The Australian, April 12, 2018
Employers have slammed the ACTU’s push to allow workers to strike in support of sector-wide pay claims, warning it would see unions cripple whole industries and supply chains until companies capitulated.
Australian Industry Group chief executive Innes Willox said the proposals, if accepted, would destroy jobs, the competitiveness of business and workplace flexibility.
“The ACTU wants the right to bargain across whole industries and supply chains, including the right to take industrial action,’’ he said.
“If the ACTU got its way, unions would be able to make unreasonable claims and cripple whole industries and supply chains until employers capitulated.
“The ACTU wants us all to trust that militant unions would only very rarely use the new powers that they want, and that their proposals would be good for the economy. What a joke. Australian businesses and workers would become cannon fodder for the ACTU’s social engineering.
“We would see a return to the bad old days of the 1960s and 70s when industrial action was rife and Australia had a reputation internationally as an unreliable supplier of goods and services.
Unveiling a six-point plan designed to lift the wages of workers, ACTU secretary Sally McManus told The Australian yesterday the Fair Work Act needed to be amended to give greater power to unions and workers to negotiate across sectors and with host employers.
Ms McManus said unions and workers should be able to take protected industrial action in support of sector-wide wage claims.
“It’s fundamentally fair that people should be able to take industrial action during negotiations as a last resort, as they are across the developed world,’’ she said.
She told Sky News today that unions “don’t want to see an outbreak of strikes, we want to see an outbreak of pay rises”.
Mr Willox said the only beneficiaries of the ACTU’s “self-serving proposals would be militant unions who no doubt think that all of their Christmases have come at once with the ACTU’s recent major change in direction”.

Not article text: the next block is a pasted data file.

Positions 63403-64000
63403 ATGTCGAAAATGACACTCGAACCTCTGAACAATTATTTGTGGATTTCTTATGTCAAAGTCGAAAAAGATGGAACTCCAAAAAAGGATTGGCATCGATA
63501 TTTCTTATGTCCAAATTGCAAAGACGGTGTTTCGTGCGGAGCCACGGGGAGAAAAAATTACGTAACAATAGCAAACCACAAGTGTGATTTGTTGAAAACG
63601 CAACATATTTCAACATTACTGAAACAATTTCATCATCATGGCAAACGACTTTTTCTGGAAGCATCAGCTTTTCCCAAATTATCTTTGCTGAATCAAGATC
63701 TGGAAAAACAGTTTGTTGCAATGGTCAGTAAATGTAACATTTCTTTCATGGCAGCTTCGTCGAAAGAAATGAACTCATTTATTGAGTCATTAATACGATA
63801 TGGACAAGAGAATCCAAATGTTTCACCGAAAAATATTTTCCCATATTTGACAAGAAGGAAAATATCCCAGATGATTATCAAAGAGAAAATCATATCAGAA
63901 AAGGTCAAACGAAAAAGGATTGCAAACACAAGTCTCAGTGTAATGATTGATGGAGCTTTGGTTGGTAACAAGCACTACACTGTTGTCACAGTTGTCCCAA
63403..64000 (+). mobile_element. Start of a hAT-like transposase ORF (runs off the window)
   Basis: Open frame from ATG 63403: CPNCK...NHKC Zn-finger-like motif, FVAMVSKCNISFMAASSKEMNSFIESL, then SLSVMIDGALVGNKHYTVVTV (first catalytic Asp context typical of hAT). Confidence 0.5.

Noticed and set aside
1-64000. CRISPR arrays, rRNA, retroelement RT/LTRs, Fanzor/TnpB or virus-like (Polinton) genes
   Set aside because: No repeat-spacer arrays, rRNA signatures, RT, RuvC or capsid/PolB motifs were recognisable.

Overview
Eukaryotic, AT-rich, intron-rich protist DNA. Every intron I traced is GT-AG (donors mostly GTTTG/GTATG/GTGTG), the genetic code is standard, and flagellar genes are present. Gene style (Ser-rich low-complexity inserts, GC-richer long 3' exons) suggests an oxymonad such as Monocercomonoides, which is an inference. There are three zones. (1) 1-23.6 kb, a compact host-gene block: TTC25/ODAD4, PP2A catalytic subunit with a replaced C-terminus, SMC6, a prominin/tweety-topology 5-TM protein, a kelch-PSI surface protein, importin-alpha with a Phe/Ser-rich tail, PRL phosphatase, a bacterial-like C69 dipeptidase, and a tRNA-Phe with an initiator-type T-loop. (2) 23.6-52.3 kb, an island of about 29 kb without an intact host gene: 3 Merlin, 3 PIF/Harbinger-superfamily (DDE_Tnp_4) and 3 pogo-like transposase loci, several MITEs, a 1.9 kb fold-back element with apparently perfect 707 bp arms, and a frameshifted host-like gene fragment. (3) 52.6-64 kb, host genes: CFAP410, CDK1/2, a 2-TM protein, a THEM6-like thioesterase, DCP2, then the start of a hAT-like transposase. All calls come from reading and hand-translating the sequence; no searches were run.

“Those that would suffer most if the ACTU’s proposals ever saw the light of day would be workers, particularly those that value flexible work arrangements, and low paid workers whose jobs would be most at threat. All political parties need to act in the national interest and condemn the ACTU’s proposals without delay,” he said.
Opposition workplace relations spokesman Brendan O’Connor said the ALP was having “ongoing discussions with unions and employers to ensure workers are free from exploitation, get a pay rise and have better employment security,’’ Mr O’Connor told The Australian last night.
“We are open to constructive proposals that contribute to that goal.”
Former Employment Minister and Liberal MP, Eric Abetz said today the ACTU proposal was “dangerous”.
“This destructive embrace of socialism would send a shockwave through the economy, send a clear message to employers not to employ and see militant unions running rampant in Australia,” Senator Abetz said.
Australian Chamber of Commerce and Industry chief executive James Pearson last night accused the ACTU of seeking to walk away from an enterprise bargaining system that had delivered sustainable and substantial pay rises for millions of workers.
“Enterprise bargaining ushered in one of the great periods of prosperity, opportunity and middle class growth in Australia’s history,’’ he said.
“Australian business is not willing to throw that away in favour of a return to 1970s industrial relations. Striking for industry wide outcomes would be a return to the law of the jungle.”